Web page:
sumptuous et insatiable delacroix

it all goes to my lips.
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"In a lot of ways I think food is starting to take the place in culture that rock and roll took 30 years ago, in that eating has become incredibly political. And just as the street has always dictated fashions on music and other things, it’s starting to happen that way in food." —Jonathan Gold, L.A. Weekly food critic

This was breakfast today.

It was inspired by my breakfast over at Gjelina’s before my trip up to Napa this past weekend. Usually breakfast for me consists of fresh cut potato hash with bacon/and or chorizo and anything that constitutes a disservice to my waist line.

The one over at Gjelina’s comprised of smoked salmon, avocado, hard boiled eggs, and chives. It was perfect, light, and filling but didn’t make me feel like an over zealous fat man.

I didn’t have smoked salmon, but I did my own variation with what I had at home. I’m going to call this “Mo’s prosciutto ham and eggs.” Not a very odd and uncommon combination, but sometimes breakfast is always almost associated with savory scrambled eggs, pancakes, french toast, fat, fat, fat, etc, etc. Sometimes, there are simple twists and takes on making breakfast a little bit more healthier and a wee bit more prettier.

What you’ll need:

  • Two slices of toast (multi-grain)
  • Sliver of butter
  • 1 hard boiled egg (sliced)
  • 1 sliced organic Persian cucumber marinated in white balsamic vinegar and smoked salt (you make this)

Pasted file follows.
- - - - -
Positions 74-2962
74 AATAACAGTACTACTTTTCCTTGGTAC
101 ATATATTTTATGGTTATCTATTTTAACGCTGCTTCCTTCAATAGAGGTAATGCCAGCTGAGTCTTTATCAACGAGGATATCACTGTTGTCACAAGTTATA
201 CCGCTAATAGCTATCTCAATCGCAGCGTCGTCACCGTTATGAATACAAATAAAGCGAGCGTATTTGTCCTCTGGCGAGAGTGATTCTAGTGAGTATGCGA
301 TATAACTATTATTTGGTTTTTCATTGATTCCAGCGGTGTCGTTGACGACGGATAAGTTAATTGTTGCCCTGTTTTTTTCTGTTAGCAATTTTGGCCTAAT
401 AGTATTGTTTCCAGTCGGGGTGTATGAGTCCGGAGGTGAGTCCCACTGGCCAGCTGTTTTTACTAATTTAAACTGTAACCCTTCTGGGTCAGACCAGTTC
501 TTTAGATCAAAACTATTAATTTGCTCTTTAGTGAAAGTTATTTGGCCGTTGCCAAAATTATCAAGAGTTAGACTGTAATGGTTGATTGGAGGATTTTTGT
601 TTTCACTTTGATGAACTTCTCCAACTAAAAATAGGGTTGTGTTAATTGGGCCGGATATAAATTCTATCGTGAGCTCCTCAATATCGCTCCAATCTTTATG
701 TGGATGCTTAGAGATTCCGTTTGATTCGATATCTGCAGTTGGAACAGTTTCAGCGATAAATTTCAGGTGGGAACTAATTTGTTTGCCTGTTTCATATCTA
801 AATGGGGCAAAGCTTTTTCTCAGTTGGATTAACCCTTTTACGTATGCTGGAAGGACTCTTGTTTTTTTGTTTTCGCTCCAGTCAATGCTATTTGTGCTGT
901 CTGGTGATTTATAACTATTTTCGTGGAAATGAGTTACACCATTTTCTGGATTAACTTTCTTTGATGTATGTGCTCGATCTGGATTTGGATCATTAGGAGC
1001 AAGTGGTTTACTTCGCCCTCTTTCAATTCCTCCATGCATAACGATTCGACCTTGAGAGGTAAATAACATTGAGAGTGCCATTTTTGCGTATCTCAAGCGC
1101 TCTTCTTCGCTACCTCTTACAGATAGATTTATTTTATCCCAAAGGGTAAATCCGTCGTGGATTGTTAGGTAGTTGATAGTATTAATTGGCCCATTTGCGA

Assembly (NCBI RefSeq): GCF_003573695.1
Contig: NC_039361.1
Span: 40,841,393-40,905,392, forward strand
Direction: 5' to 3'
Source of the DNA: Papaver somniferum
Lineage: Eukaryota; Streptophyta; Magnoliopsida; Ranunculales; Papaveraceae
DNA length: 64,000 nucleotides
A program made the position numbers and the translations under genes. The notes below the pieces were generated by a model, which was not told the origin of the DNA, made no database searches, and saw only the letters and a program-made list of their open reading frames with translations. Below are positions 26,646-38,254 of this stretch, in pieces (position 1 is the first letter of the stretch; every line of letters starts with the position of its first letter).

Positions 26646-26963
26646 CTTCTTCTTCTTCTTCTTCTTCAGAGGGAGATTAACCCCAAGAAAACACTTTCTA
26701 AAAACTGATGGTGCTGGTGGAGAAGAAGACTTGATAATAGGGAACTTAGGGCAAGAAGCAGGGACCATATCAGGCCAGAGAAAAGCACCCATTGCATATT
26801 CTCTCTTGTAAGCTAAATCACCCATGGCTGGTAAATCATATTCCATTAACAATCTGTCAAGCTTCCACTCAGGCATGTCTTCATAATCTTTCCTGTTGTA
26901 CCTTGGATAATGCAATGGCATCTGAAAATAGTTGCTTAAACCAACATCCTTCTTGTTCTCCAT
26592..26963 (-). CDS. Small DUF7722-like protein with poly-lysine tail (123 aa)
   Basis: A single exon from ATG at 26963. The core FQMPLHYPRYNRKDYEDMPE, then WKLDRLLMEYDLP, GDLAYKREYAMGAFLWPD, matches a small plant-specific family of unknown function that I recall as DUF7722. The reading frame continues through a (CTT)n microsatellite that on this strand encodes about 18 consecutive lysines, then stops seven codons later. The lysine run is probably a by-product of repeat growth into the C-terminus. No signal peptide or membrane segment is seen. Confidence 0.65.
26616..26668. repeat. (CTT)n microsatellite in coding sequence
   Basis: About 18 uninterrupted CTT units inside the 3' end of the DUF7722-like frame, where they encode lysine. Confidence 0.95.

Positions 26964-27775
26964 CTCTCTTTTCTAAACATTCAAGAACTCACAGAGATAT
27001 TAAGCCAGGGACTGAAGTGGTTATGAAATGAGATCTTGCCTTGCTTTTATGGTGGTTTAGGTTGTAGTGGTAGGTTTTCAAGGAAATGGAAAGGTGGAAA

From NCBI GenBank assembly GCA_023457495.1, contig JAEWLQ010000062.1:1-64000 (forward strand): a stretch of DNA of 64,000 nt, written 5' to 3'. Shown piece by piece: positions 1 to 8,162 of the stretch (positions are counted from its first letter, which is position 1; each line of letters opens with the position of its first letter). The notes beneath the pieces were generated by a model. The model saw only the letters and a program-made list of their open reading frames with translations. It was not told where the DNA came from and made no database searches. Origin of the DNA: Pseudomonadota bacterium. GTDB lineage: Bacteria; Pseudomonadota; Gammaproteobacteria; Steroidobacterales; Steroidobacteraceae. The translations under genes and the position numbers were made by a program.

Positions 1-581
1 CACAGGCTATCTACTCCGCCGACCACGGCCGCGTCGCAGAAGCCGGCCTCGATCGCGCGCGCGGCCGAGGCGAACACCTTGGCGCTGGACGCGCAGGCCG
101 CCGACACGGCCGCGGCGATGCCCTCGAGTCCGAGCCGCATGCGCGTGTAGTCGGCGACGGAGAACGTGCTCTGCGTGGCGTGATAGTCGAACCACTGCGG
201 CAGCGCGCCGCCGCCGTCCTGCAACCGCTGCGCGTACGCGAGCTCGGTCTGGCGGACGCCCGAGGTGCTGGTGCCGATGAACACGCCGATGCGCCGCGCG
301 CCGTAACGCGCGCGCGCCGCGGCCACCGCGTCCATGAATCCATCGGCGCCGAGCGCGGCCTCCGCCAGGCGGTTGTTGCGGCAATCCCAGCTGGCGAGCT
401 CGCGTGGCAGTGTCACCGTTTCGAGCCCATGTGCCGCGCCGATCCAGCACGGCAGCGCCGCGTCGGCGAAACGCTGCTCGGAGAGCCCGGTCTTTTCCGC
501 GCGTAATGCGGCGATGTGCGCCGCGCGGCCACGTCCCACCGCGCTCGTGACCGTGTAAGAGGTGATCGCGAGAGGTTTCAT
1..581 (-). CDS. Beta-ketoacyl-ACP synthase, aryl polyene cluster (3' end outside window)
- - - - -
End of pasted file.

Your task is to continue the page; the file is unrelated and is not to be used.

• 2 slices of prosciutto ham
  • Siracha hot sauce
  • Crushed garlic clove for dressing
  • 2 tablespoons white balsamic vinegar
  • 2 tablespoons of olive oil
  • Yuzu citrus
  • Arugula and Water cress for side salad

Melt the butter on a skillet and toast the bread until each side turns a golden brown or to your desired crisp. In the mean time crush the garlic clove in a mortar and pound it with the balsamic vinegar, yuzu citrus, and olive oil for the salad dressing. When done, spread it over the arugula and water cress and feel free to mix this with your clean hands to ensure that the dressing coats everything evenly.

When your toasts are done, drizzle lightly with some siracha hot sauce or any of your favorite hot sauces that would add a nice kick. Next, lay the slices of prosciutto, then the “pickled” cucumber, sliced boil egg, and sprinkle the end result with your favorite seasoning like paprika or mine at the current moment Trader Joe’s South African Everyday Seasoning. Its flavor profile consists of mustard seeds along with lemon peel, salt, and other versatile spices that makes it a must for your kitchen. It’s good on almost anything.

Serve with your side salad…and voila you just took breakfast up a Gjelina notch in your own home without the fucking price tag. Bam!

-delacroix

Mariscos Veracruz

So I’ve been on this super sea creature/Mediterranean/vegetable diet kick as of late. After reading about this broad Linda Rodin (who is 63 btw) and how she has been able to retain her eternal youth by incorporating the Mediterranean diet, I decided to give it a go. Although I never needed much of a push to steer in the direction of eating more of a Pescetarian diet.

                               

                                          She looks fucking rad. Rad bitch 

On my list to start out this new way of eating is with this consummation. This is a recipe for mariscos (seafood) Veracruz. It is a simple, healthy, and a super flavorful dish. Another to add to the “way-more-impressive-than-it-ought-to-be” list of delicious meals that cooks up in minutes. This is my mom’s recipe, although her’s only enlisted the ingredient of shrimp as the main protein. You can add whatever other sea creatures you wish to add: clams, mussels, octopus…for me I added baby squid (it’s a super cost-efficient protein btw). You can find these in most Asian and seafood markets, and even pre-cut in the frozen section of your market. If you want to know some other extra-curricular info on the nutrition of squid just for kicks-it is high in selenium which benefits the body in many ways, both as a preventative supplement and in the course of treatment of various diseases, disorders, and types of cancer.